I didn't get mad until I was in the elevator, I think I was too shocked to be angry before. Plus, I was new. I hadn't worked in the hospital for 10 shifts yet. And I"m a new nurse. What if I had done something wrong? What if there was this policy that I haven't heard of? So I just kept my mouth shut.

There was NO reason for them to talk to me in that tone, or that way. I'm a person, and I worked hard to limit the amount of work that they would have to do. What if the bed had been available right away, and they would have had to do ALL of the work? They should be THANKING me that I was able to spend that time with the patient and get those things done.

I know that the floors are busy. I used to come home exhausted as a student during 12 hour shifts on the floor. I had even worked ON THAT FLOOR as a student nurse, and I don't remember it being that hostile. I know the patient load is tough, and there are post-op patients that are heavy. But that does not mean that they get to be rude to the emerg nurse that is bringing them a patient. We're swamped downstairs too.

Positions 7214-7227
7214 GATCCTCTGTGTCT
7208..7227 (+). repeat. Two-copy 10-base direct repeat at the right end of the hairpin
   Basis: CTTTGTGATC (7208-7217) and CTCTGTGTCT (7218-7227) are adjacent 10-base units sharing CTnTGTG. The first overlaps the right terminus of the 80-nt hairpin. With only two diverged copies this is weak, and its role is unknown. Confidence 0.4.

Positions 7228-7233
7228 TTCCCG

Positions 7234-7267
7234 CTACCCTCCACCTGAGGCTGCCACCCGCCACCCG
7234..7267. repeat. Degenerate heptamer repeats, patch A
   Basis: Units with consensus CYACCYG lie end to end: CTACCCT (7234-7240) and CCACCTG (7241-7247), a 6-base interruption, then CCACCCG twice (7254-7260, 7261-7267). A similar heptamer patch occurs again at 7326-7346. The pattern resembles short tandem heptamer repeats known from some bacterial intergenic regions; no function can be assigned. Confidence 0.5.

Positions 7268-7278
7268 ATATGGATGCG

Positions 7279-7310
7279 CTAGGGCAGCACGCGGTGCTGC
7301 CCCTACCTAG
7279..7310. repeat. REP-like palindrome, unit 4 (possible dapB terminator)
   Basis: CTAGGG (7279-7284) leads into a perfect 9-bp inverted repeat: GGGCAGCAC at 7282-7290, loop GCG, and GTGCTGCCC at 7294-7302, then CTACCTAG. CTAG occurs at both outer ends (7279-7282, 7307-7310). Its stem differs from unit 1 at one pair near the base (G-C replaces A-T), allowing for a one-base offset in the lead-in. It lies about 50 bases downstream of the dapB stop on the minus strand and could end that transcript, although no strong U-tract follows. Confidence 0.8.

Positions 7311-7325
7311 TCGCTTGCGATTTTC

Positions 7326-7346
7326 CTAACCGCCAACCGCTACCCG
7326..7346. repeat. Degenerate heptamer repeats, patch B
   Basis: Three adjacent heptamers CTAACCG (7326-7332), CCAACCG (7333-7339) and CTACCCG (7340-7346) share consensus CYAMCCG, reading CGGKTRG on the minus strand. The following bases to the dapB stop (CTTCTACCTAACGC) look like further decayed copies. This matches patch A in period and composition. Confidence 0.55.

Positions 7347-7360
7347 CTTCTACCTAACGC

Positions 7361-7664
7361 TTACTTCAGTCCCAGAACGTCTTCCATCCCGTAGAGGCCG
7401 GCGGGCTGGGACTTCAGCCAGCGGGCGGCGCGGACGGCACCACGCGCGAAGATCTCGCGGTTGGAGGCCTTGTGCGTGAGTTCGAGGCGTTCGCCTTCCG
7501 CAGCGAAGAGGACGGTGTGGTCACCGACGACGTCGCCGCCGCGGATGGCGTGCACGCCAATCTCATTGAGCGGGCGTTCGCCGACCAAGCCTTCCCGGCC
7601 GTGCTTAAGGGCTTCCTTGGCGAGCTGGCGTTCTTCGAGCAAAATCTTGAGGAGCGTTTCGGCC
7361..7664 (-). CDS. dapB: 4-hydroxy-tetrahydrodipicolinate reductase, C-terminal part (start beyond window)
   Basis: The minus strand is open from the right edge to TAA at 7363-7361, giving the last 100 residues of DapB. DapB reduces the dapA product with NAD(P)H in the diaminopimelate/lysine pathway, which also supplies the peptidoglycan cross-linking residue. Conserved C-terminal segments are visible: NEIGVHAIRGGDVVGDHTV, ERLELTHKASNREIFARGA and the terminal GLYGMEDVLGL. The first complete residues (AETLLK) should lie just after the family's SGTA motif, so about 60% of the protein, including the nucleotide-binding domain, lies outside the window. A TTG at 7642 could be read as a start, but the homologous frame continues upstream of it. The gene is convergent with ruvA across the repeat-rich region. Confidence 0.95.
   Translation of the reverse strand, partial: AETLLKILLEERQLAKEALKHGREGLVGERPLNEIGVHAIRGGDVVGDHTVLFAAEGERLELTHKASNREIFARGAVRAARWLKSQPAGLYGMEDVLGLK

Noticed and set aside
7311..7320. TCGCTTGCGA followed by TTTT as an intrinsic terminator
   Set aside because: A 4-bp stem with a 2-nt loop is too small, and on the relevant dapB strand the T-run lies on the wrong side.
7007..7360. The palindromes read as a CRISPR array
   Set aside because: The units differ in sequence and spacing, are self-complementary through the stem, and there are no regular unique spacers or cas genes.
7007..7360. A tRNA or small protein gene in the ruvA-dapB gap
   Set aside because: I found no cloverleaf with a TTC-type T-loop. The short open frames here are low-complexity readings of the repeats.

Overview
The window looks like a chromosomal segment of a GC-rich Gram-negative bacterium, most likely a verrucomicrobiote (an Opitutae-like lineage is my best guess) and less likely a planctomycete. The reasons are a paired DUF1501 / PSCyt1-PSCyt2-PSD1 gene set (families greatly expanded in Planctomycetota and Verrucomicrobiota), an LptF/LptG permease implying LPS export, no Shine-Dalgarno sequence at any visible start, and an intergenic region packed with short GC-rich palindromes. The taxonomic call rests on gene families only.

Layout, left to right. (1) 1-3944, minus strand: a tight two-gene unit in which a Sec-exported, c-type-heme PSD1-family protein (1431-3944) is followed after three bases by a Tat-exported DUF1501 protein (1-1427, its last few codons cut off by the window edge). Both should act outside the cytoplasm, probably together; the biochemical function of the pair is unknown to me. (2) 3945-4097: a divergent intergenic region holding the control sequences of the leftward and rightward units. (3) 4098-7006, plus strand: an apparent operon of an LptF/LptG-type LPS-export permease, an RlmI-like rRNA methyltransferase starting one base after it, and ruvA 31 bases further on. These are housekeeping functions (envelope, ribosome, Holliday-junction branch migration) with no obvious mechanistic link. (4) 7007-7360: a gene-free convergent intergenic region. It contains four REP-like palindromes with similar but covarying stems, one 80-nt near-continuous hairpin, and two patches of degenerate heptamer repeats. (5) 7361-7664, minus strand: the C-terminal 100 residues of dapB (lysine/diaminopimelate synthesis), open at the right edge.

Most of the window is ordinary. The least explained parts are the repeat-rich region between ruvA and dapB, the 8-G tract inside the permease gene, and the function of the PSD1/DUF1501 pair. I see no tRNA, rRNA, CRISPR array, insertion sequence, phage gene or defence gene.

My mentor later stated that if I get run through the coals again, just think of yourself as a PERSON first and a NURSE second. No one should be treating me like that, despite my limited nursing and hospital knowledge. If I had done a nursing task wrong, it would have been my preceptor's task to mention it. I had done nothing wrong.

The only thing I did wrong was being at the right place at the right time for her to bitch. And the sad part is, she was a new(er) nurse herself. Probably younger than me.